JACKSON — Mississippi’s state chamber of commerce said Friday that the state needs to raise another $375 million a year in taxes to fix decaying bridges and roads, pledging to throw its political support behind a campaign to boost funding.
In a report, the Mississippi Economic Council calls for the state Department of Transportation to receive another $300 million a year, while cities and counties would split $75 million. MEC leaders admit the money isn’t enough to meet all the state’s needs — transportation officials routinely cite an estimate of $400 million a year more for state roads and bridges alone. But the report says the money would be enough to take care of the most critical needs.
“It’s not the perfect number– there are other needs — but it’s what we feel can be afforded,” council President Blake Wilson said.
The state’s Republican political leadership reacted cautiously to the report. In a statement, Gov. Phil Bryant said he wanted to work with the council but also said that “any tax increase must be offset by corresponding tax cuts.”
Lt. Gov. Tate Reeves, who said before the election that he agreed government should spend more money on transportation and that he was willing to discuss a “user fee” of a higher gas tax, said he planned to review the report but offered no opinion on its call for higher taxes.
House Speaker Philip Gunn of Clinton declined to comment.
Joe Sanderson Jr., who heads the poultry company that bears his name and led the study, suggested at a news conference Friday that it might be a good idea to raise taxes for transportation at the same time that officials were cutting the state’s personal income tax and corporate franchise tax, with the tax cuts possibly outweighing the increase.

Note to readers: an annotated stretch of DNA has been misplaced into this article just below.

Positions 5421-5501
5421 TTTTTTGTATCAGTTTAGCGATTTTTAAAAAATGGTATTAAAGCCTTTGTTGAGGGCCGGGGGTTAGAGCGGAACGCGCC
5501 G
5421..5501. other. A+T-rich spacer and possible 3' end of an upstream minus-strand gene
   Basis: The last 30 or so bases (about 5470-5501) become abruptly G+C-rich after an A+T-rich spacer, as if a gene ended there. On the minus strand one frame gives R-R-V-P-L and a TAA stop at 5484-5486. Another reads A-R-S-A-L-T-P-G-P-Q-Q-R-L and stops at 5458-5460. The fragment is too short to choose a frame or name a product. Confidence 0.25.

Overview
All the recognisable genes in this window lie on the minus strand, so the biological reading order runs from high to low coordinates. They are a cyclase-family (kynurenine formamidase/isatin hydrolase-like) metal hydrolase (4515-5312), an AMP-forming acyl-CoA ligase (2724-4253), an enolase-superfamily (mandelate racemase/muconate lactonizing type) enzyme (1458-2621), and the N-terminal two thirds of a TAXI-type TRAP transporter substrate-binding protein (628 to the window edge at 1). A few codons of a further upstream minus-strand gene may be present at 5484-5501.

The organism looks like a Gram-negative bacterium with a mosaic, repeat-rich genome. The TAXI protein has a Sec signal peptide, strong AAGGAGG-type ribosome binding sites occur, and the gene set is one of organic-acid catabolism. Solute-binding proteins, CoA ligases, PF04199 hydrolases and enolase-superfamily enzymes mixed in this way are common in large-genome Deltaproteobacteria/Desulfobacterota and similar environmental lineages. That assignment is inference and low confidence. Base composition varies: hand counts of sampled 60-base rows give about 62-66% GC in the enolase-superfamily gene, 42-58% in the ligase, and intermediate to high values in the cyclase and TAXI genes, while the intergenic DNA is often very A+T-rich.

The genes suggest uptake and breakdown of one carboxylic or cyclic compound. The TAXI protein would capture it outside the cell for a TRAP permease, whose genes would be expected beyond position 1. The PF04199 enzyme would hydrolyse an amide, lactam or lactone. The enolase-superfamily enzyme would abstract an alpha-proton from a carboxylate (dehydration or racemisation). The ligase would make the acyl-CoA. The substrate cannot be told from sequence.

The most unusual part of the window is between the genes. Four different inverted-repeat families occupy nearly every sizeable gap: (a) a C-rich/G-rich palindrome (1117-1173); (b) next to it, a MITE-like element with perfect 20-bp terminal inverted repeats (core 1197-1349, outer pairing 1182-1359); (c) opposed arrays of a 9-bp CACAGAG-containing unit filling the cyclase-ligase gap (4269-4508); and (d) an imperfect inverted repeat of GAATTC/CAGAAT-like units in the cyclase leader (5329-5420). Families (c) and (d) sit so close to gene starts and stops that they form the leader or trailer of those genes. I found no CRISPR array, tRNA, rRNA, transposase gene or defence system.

The report doesn’t call for one particular funding method but suggests that lawmakers consider higher fuel taxes, license plate fees, rental car taxes or general sales taxes.
The authors say $375 million would be to replace 562 deficient state bridges, including every state bridge with timber underpinnings and 138 where deterioration means the department has posted a weight limit lower than the design capacity. They also say it would be enough to repave many deteriorating roads.
Overall accumulated needs top $6 billion, including local bridge replacement and repairing county and city roads in very poor condition.
The council pledges that it’s going to create a lobbying campaign that it calls Excelerate Mississippi to push for action.
The report said increasing funding by $375 million would cost the average driver 37 cents a day, an amount equal to $135 annually. But the council said its projections show that benefits from reduced drive time and wear-and-tear would produce a larger economic benefit, equal to $1.45 per driver per day, or about $530 a year.
Business support was key to the 1987 highway program that crisscrossed Mississippi with four-lane highways. Lawmakers raised the gasoline tax to 18.4 cents per gallon then, a level it’s been stuck at despite steady erosion to inflation. But business opposition helped torpedo a 2013 proposal to raise a mix of taxes to increase transportation spending by $600 million or more.
“As I drive across our state, today, I see firsthand that we are on the verge of losing our edge,” Sanderson said. “The massive investment that was made in our state’s transportation system will be lost. That is why it is so important that we work together to preserve this asset that so many leaders fought so hard to build”
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